Lawful relation between perceptual bias and discriminability [Psychological and Cognitive Sciences]
Perception of a stimulus can be characterized by two fundamental psychophysical measures: how well the stimulus can be discriminated from similar ones (discrimination threshold) and how strongly the perceived stimulus value deviates on average from the true stimulus value (perceptual bias). We demonstrate that perceptual bias and discriminability, as functions of the stimulus value, follow a surprisingly simple mathematical relation. The relation, which is derived from a theory combining optimal encoding and decoding, is well supported by a wide range of reported psychophysical data including perceptual changes induced by contextual modulation. The large empirical support indicates that the proposed relation may represent a psychophysical law in human perception. Our results imply that the computational processes of sensory encoding and perceptual decoding are matched and optimized based on identical assumptions about the statistical structure of the sensory environment.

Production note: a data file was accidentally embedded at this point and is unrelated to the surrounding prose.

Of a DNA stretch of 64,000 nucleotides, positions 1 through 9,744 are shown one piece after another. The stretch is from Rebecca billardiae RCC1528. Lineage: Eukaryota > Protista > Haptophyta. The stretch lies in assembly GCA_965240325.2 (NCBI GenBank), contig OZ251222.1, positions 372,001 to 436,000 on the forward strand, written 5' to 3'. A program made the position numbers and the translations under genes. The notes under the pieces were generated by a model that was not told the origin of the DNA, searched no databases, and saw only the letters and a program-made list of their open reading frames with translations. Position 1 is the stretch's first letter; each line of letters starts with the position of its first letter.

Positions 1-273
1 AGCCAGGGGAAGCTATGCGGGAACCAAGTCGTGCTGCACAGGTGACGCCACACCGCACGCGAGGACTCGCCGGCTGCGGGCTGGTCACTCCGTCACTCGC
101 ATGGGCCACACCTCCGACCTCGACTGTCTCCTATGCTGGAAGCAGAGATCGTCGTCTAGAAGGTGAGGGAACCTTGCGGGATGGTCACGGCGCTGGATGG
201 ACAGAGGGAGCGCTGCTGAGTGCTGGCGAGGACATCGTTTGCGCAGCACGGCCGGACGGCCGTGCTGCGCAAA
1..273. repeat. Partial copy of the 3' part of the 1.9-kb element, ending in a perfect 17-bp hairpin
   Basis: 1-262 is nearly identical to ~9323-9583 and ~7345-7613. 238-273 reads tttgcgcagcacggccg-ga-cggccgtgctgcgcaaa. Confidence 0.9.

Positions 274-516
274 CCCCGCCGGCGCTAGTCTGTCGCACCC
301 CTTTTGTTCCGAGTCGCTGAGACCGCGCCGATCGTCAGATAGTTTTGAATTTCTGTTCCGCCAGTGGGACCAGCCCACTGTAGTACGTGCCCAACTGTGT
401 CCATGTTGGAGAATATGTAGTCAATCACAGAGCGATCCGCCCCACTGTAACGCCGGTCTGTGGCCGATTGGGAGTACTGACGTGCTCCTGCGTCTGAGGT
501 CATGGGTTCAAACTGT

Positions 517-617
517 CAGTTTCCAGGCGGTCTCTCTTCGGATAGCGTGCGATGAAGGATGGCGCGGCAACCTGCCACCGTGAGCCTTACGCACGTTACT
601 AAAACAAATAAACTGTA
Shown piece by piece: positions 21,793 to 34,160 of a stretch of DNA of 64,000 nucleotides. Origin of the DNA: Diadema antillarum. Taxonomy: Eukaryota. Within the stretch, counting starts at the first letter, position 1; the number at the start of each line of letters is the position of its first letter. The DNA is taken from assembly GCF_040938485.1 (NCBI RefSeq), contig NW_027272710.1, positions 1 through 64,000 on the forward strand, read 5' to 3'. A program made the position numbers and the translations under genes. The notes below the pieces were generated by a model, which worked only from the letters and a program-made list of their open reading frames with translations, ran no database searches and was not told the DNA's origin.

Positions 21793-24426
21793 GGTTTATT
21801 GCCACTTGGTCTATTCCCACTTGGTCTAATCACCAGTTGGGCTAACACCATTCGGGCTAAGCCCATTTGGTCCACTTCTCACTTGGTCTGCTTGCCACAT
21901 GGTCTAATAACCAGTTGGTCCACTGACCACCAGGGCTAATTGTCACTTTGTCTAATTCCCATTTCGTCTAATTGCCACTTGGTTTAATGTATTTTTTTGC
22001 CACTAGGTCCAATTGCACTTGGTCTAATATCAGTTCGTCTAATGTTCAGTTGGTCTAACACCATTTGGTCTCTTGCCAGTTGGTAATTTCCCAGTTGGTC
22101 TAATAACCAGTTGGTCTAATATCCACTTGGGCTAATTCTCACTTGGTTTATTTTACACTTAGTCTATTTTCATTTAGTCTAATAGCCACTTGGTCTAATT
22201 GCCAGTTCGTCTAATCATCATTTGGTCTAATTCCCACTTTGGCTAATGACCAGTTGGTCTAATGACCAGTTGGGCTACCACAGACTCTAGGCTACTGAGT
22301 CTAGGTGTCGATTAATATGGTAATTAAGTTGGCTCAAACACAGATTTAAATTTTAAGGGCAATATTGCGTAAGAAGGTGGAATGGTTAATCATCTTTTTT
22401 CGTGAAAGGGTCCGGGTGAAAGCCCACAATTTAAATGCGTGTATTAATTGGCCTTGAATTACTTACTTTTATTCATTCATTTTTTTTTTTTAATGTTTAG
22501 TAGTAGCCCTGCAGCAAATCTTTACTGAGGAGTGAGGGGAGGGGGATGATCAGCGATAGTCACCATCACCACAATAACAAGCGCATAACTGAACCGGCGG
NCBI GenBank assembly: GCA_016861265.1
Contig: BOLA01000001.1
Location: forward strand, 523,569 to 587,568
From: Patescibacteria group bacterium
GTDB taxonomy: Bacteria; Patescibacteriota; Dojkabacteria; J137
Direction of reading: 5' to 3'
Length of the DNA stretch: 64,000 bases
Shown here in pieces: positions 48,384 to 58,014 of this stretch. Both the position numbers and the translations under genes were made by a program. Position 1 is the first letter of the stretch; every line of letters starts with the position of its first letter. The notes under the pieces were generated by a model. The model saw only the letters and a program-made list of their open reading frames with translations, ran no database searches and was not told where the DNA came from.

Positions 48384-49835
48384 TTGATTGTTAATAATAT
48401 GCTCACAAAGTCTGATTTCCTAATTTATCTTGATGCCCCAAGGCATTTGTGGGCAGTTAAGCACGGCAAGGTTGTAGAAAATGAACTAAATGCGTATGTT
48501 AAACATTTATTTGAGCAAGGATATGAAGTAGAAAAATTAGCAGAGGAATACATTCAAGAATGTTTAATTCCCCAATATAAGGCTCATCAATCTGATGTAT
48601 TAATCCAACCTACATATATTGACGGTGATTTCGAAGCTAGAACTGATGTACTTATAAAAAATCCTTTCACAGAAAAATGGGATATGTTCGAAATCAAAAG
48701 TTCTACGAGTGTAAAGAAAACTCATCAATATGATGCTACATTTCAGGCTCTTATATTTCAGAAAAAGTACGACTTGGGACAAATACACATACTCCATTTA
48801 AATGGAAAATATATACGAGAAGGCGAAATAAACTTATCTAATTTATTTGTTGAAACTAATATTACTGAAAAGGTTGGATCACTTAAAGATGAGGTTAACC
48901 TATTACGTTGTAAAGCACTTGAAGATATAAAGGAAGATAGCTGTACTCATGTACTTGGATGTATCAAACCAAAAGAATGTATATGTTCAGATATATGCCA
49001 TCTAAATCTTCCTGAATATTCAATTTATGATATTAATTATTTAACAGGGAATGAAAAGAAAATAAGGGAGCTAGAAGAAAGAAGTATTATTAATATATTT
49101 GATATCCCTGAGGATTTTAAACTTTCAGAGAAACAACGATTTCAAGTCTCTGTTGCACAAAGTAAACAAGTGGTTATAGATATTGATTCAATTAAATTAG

Publisher URL: http://feedproxy.google.com/~r/Pnas-RssFeedOfEarlyEditionArticles/~3/cfd-PRx7OPY/1619153114.short
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